How many moles of Oxygen gas are present at a volume of 10 L at 1 atm and 25^{o} C? (MW Oxygen gas = 32 g/mol)

**Possible Answers:**

14 mol

4 mol

0.041 mol

2.5 mol

0.41 mol

**Correct answer:**

0.41 mol

use PV = nRT

n = PV/ RT

P = 1 atm; V = 10 L; R = 0.0821 Latm/molK; T = 298 K (MUST switch temperature to K)

n = moles of gas

n = (1atm)(10L)/(0.0821Latm/molK)(298K)

n= 0.41 mol

### Example Question #2 : Gas Laws

How many moles will a gas that is behaving ideally be if it takes up 2L at 4atm at 37^{o} C?

**Possible Answers:**

3.18 mol

0.314 mol

2.63 mol

0.379 mol

0.6 mol

**Correct answer:**

0.314 mol

Use PV = nRT

n = PV/RT

= (2L)(4atm) / (0.0821 Latm/molK)(310 K) <-- must change T into K

= 8/25.451

= 0.314 mol

### Example Question #4 : Gas Laws

If the pressure of a sample of one mole of an ideal gas is increased from 2atm to 3atm at a constant volume, and the initial temperature was 20˚C, what is the final temperature of the sample?

**Possible Answers:**

195.3K

30K

303K

439.5K

**Correct answer:**

439.5K

Because the mass and volume of the sample of the ideal gas are kept constant, a change in pressure causes only a direct change in the temperature. This can be derived from the following ideal gas equation:.

### Example Question #4 : Gas Laws

How many moles of carbon dioxide occupy a space of 16 liters at a pressure of 760torr and a temperature of 250K?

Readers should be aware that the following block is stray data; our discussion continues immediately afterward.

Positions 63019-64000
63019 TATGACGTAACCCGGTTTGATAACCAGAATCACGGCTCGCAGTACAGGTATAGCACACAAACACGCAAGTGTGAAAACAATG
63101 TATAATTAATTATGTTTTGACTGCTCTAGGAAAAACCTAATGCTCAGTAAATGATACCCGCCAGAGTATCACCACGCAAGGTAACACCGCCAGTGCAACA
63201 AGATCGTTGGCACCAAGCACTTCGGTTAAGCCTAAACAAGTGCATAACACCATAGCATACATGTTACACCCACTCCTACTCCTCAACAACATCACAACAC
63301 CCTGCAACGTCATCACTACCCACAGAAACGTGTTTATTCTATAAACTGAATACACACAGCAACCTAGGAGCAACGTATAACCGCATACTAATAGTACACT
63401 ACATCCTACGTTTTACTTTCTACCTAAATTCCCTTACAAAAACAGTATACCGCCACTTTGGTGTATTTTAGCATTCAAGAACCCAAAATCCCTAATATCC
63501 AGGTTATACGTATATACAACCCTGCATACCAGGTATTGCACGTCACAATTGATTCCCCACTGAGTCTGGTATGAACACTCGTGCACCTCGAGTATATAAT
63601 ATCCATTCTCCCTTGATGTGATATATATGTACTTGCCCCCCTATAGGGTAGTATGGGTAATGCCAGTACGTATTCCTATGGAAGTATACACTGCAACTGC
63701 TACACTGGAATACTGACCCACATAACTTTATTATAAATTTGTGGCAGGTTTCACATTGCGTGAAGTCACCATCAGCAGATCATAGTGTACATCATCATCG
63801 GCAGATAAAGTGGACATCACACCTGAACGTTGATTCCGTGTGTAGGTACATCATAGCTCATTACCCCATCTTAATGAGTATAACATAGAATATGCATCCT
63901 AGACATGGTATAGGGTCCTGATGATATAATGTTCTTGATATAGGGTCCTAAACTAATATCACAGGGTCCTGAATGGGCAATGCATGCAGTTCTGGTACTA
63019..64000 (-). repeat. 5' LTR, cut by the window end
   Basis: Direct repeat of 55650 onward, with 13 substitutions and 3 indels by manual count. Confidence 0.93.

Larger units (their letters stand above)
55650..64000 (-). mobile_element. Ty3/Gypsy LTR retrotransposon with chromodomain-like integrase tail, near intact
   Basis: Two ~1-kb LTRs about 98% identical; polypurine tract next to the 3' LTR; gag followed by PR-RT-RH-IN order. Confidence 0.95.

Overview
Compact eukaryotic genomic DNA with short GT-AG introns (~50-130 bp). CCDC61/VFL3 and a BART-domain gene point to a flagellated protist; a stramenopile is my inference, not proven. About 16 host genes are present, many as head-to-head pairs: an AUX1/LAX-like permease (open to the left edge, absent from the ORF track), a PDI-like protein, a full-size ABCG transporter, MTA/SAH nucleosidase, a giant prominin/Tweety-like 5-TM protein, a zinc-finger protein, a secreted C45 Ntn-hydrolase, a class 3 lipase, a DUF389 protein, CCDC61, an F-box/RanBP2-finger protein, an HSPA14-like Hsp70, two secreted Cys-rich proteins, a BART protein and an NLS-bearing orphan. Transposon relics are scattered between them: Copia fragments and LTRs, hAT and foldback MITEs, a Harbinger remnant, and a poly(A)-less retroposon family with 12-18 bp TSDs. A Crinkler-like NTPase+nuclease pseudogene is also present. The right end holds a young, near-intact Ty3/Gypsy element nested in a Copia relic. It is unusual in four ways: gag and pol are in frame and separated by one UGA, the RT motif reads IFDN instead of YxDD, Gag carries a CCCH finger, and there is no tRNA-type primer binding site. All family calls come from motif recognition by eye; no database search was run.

**Possible Answers:**

**Correct answer:**

We can calculate the number of moles using the ideal gas law:

Units always have to be in SI units: atm, liters, kelvin, etc. For this question, we have SI units for everything except for the pressure, which is given in torr, rather than atm.

Now that we have the proper units, we can use our given values for pressure, temperature, and volume to find the moles of gas present.

### Example Question #2 : Gas Laws

A 2mol sample of an ideal gas with a volume of 3L and temperature of 298K experiences a decrease in pressure of 4atm. If the mass and temperature remain constant, what is the final volume?

**Possible Answers:**

**Correct answer:**

First, one must find the initial pressure by plugging the initial conditions into the ideal gas equation.

Decreasing this by 4 atm leads to a final pressure of 12.31atm, which one can plug into the ideal gas equation to find the final volume.

Because only the pressure and volume change, one can also use Boyle's law after finding the initial and final pressure values.

### Example Question #2 : Gas Laws

A sample of chlorine gas fills a vessel at a temperature of . The vessel has a volume of 3L and experiences a pressure of 3atm. What is the mass of the chlorine gas in the vessel?

**Possible Answers:**

**Correct answer:**

This problem requires us to substitute the moles of gas in the ideal gas law to mass over molar mass.

We can then isolate for the mass of chlorine gas in the vessel.

Chlorine is diatomic, so its molecular weight will be twice the atomic mass.

The temperature must be expressed in Kelvin.

Using these values, we can solve for the mass of chlorine gas in the vessel.